Tuesday, December 14, 2010
There'll be much mistletoeing and pirates yo-ho-ingI'm sorry, I just always hear the carol that way. That, and "Chipmunks roasting o'er an open fire..."
And plenty of beer;
It's the most wonderful time of the year!
I would like to note my strenuous objections to these temperatures.
Like half the .357SIG shooters on the internet, I'd crow about how "flat-shooting" the round was...
...which, in retrospect, made me look a little dumb.
See, at the time, I did almost all my shooting at an indoor range, and at seven yards, all pistol bullets shoot flat. At 21 feet, there just is not one lick of difference in trajectory between any two handgun rounds. At 25 yards, there's hardly any, and even 'way out at a hundred, beyond where most people will ever shoot a handgun, there's only about 7 or 8 inches of difference between the trajectories of a lumbering 230gr .45ACP and a zippy 125gr .357 Magnum.
This is because trajectory is mostly affected by speed¹. Bullets start falling at 32ft/sec² the instant they leave the barrel; the faster they're going, the more ground they'll cover before they fall. And pretty much all handgun rounds are travelling about the same speed, which is "slow", at least compared to rifle rounds. Seriously. There is a larger velocity spread between the slowest and fastest commercial .30-'06 loads than there is between a "slow" handgun round and a "fast" one², and the "lumbering, rainbow-trajectoried" .45-70 will outrun your "zippy" 5.7x28 wonderpellet.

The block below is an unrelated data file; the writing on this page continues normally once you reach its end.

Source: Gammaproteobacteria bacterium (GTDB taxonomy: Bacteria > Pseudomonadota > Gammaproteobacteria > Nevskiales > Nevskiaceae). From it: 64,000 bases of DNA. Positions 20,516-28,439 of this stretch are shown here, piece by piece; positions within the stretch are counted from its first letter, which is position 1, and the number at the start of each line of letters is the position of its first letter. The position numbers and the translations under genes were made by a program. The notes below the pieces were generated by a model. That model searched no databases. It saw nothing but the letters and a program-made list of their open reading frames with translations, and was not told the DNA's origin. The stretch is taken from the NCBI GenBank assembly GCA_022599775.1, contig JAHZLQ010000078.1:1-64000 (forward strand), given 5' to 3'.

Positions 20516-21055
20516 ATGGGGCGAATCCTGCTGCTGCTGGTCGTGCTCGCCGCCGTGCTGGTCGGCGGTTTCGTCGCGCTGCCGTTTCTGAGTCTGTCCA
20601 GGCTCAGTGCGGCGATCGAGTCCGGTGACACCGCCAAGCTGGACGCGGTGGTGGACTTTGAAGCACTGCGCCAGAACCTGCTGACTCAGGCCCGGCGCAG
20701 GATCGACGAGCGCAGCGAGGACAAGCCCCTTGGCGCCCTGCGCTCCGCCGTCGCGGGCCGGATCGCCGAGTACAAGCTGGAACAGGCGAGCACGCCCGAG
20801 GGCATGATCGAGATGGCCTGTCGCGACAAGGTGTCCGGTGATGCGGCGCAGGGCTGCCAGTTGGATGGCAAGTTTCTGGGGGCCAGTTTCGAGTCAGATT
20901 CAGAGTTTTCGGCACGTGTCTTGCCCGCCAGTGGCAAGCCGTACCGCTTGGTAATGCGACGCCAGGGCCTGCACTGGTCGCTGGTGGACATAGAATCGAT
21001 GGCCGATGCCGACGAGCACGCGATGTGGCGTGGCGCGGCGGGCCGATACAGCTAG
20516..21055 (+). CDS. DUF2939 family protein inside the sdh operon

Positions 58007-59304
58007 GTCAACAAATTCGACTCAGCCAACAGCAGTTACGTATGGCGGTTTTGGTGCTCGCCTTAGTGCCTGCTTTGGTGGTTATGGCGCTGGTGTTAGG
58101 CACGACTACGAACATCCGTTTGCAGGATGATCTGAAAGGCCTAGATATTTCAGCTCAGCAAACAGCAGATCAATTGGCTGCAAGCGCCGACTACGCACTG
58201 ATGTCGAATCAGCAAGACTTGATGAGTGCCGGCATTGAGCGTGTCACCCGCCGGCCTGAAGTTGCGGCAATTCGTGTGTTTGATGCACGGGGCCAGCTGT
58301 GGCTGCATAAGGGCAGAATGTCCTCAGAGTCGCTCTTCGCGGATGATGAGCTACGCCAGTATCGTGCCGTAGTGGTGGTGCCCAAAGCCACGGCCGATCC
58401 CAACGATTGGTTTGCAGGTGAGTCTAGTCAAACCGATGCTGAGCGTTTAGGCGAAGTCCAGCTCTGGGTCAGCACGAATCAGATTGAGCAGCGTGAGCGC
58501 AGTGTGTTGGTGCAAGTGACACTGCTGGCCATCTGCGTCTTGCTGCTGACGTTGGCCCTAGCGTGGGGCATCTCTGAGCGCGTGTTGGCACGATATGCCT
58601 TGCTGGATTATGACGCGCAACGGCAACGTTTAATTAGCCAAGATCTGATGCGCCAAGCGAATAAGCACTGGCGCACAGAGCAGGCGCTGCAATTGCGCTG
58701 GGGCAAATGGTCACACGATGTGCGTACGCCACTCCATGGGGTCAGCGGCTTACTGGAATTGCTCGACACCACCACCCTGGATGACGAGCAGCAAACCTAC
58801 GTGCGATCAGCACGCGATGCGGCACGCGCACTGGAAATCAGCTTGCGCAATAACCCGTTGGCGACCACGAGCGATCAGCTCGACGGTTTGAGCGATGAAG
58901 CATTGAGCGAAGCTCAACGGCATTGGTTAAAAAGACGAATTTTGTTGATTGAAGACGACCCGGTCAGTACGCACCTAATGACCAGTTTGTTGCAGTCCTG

Differences in handgun velocities and the resultant trajectories might be important if you're trying to whack a coyote at 100+ yards in a soybean field, but if you're only shooting at 7 yards at the indoor range, don't pop off a magazine and then turn to your buddy and natter about how "flat shooting" your favorite heater is, okay? It's like walking up to a painting and saying "Hmmm... Interesting use of negative space!" or swirling a mouthful of wine around and saying "Pretentious, yet understated!"; it makes you look kinda goofy.
¹ And velocity is affected by ballistic coefficient, and... but that's a whole 'nother kettle of fish.
²The velocity spread between a "slow" handgun bullet at ~900fps and a "fast" one at ~1400fps is less than the difference between a 125gr .30-'06 at 3100fps and a 220gr .30-'06 at 2400fps.
Monday, December 13, 2010
This meant I had bags of Lebanon bologna and pastrami open on the counter and was more or less constantly nudging Huck away with my feet as he stalked the wild lunchmeat.
Unlike Rannie, he has not had nine years of conditioning to learn that We Don't Try For Mommy's Food. He will learn, though. Oh, yes, he will learn...
UPDATE: In the flurry to get out the door early this morning, roomie forgot the sammich. This means that I will eat it in front of the cat, saying "Mmmm-MM!" the whole time.
Indy seems to get about the right amount for me. It rarely sticks around for more than a few days at a lick, and they get the streets cleared pretty quickly, so even with the Zed Drei on summer tires I'm only homebound for a few days out of the year. Living where I do, that's no great hardship since I can easily walk to grocery stores and whatnot. (And if it were, I could at least go to all-season tires...)
Announcer: "...and don't forget everyone's favorite ogre, Shrek!"
RX: "Shrek doesn't have hair!"
Announcer: "And Scooby Doo, too!"
RX: "Neither does he! What's next? Chia Telly Savalas? Chia Yul Brynner? Oh, wait, if you order those, I'll bet they send you dead seeds."
Sunday, December 12, 2010